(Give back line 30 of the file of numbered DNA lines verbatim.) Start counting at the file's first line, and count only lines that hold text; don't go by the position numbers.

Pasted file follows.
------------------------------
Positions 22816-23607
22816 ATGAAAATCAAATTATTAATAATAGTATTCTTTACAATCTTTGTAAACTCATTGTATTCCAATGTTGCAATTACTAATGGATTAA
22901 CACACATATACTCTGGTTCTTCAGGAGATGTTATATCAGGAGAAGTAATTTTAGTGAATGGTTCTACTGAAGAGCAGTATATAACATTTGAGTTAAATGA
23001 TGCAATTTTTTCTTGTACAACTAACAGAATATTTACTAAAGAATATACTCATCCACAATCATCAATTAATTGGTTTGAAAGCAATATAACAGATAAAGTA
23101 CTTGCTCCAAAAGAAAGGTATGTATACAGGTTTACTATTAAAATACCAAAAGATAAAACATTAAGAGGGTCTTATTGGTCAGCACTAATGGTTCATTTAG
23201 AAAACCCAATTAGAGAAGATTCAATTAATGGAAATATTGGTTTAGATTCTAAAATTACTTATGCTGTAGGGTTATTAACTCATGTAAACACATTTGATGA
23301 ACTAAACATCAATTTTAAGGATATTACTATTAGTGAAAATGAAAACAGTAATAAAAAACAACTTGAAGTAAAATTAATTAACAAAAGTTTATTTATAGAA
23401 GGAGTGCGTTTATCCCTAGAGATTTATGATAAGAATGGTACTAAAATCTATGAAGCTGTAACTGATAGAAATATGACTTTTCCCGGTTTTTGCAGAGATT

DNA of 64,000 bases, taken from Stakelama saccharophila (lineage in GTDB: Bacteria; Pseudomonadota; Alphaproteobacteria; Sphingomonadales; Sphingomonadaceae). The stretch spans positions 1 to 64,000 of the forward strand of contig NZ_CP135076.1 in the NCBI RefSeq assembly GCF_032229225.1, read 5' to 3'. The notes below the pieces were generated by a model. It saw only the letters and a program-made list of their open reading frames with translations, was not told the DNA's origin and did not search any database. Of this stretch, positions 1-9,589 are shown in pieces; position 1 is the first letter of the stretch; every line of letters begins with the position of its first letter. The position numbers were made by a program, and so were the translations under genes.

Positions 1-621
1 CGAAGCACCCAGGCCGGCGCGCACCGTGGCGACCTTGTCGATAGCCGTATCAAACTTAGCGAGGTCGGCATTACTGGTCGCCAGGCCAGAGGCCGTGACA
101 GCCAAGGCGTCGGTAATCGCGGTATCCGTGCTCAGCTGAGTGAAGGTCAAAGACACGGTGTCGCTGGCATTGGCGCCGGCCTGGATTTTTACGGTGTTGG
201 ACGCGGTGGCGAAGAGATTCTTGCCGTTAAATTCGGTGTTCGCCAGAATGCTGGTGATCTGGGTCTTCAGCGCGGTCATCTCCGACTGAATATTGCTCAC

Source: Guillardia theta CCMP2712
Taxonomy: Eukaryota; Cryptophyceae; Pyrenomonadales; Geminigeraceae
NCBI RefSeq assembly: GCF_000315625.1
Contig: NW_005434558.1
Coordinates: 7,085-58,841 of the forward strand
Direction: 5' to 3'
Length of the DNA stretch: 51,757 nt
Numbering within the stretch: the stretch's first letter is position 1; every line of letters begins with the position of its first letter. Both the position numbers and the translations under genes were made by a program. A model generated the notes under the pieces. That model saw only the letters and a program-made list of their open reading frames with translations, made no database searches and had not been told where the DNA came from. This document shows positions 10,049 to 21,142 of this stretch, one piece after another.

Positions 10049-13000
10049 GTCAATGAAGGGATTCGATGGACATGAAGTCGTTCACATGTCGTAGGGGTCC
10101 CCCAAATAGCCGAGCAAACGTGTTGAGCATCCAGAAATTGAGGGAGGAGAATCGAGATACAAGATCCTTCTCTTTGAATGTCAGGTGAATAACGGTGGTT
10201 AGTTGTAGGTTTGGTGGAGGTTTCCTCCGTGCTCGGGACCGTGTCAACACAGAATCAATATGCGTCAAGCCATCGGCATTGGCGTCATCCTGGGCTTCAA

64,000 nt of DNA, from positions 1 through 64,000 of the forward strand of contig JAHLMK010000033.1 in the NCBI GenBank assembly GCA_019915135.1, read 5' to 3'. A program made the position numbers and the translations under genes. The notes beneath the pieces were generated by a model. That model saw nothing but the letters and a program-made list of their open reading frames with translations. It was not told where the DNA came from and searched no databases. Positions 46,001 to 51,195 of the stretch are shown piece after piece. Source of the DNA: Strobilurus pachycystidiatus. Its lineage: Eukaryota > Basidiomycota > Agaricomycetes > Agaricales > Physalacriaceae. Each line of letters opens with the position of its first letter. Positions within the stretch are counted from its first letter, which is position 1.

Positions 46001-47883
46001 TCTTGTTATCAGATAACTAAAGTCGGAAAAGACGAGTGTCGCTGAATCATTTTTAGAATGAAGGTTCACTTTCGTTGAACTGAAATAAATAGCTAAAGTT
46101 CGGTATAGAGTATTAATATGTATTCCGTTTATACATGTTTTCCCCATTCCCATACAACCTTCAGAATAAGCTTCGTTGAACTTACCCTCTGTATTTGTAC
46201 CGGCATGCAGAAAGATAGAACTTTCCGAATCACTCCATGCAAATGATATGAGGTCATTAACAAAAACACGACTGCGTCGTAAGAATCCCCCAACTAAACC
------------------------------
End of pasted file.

46201 CGGCATGCAGAAAGATAGAACTTTCCGAATCACTCCATGCAAATGATATGAGGTCATTAACAAAAACACGACTGCGTCGTAAGAATCCCCCAACTAAACC